Health service savings consultation launched
Health trusts have unveiled £70m of cost-saving proposals that the public will have the opportunity to respond to in the coming weeks.
The public consultation of saving plans is an unprecedented move for trusts.
The five trusts have been asked to deliver the savings by the Department of Health.
The proposals were unveiled in five meetings across Northern Ireland at 12:00 BST on Thursday.
Each trust can act independently and have published their own set of proposals.
Out of the almost £70m overall, the trusts have individually been asked to save:
- £26.3m - Belfast Health Trust
- £13m - Northern Health Trust
- £12.5m - Western Health Trust
- £10.85m - South Eastern Health Trust
- £6.4m Southern Health Trust
While each trust have made their plans independently, some common themes have emerged such as the cutting of agency or locum staff and a reduction of non-urgent elective surgery.
The Belfast Trust proposals could mean the closure of around 100 bed places while the Northern Trust has also suggested closing two wards in Whiteabbey Hospital.
The proposals could be reversed should the Stormont government return and a health minister be appointed.
The power-sharing institutions collapsed in January after a dispute between the DUP and Sinn Féin about a botched green energy scheme. Northern Ireland has been without a devolved government, or a health minister, since.
DUP MLA and former health minister Edwin Poots said some of the proposals were "alarming" while his party colleague, and North Belfast MP, Nigel Dodds said the suggestion to close two wards at Whiteabbey Hospital was "deeply troubling".
Mr Dodds said the proposals were a direct result of the "intransigence of Sinn Féin and their refusal to restore the Northern Ireland Assembly".
Sinn Féin MLA Carál Ní Chuilín said the "cynical and divisive" consultation was a "direct result of repeated cuts imposed by the Tory government, which have seen more than £1bn slashed from the north's finances".
"These cuts are not the result of the crisis at Stormont - they are the result of austerity policies conceived and implemented by a Tory cabinet in London," she added.
Analysis: A dire catalogue of proposals
Asking the public to decide where the axe should fall in Health and Social care is as bizarre as it is cruel.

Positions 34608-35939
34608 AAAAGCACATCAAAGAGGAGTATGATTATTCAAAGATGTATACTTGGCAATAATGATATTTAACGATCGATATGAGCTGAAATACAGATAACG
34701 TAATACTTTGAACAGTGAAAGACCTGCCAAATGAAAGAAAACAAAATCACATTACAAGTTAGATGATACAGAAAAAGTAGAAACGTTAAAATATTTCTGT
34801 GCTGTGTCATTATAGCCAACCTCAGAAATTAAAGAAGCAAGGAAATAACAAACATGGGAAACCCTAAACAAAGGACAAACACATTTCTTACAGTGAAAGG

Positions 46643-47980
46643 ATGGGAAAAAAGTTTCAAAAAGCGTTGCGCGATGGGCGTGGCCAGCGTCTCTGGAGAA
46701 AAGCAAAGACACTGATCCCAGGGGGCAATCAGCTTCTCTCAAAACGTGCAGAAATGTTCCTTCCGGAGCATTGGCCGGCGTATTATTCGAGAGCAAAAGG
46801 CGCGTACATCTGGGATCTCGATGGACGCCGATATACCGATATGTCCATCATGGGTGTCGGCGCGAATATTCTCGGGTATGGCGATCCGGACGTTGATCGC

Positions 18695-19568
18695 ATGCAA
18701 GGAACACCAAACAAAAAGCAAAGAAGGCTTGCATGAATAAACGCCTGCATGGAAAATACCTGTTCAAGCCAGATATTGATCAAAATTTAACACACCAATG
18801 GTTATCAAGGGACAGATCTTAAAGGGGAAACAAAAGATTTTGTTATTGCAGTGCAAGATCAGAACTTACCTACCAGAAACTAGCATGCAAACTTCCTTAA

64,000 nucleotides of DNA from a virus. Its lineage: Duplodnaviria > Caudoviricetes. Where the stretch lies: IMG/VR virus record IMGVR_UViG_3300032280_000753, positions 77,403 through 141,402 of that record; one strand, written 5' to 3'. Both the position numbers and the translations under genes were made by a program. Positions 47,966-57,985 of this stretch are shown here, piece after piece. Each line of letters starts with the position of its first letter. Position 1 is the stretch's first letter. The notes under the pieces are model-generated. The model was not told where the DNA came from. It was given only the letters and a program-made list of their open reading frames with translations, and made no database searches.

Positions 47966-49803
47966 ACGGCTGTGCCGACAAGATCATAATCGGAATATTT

It is also unprecedented.
The local service has been struggling, but this latest measure is further indication of the somewhat precarious position that the system is currently in.
And the plans unveiled by the Belfast Health Trust represent a dire catalogue of proposals.
Public meetings took place at Knockbracken Healthcare Park in Belfast, Craigavon Hospital, Ulster Hospital, Antrim Area Hospital and Altnagelvin Hospital.
The public will now have the opportunity to comment on the draft savings during a six-week consultation.
The Department of Health said the "financial challenge remains significant due to inflation, an increasing and ageing population and the cost of new treatments and patient expectations".
"The Health and Social Care service cannot spend money it does not have and savings must be applied to this year's budget in order to achieve financial balance in 2017/2018," said the department.
"In this financial year, trusts are required to generate plans to deliver savings of £70m in order to address the funding gap."
What remains unclear is what will happen in the eventuality of an executive not being in place by the end of the consultation period.
No executive means no health minister to make decisions, meaning power may lie with the permanent secretary of the Department of Health to implement temporary measures.
Of course, another scenario may include the role of a direct rule minister.
In 2014, the Department of Health attempted to make cuts but the targeting of local services resulted in public protests and the threat of judicial reviews.
Many of the proposals were reversed, with then DUP Health Minister Edwin Poots saying he could not implement the cuts as they threatened patient safety.
The £70m of cuts being sought this time may sound considerable but, as part of an annual budget of £5bn, the figure is conservative.
Nevertheless, health trust executives would prefer to be spending £70m, as opposed to cutting services.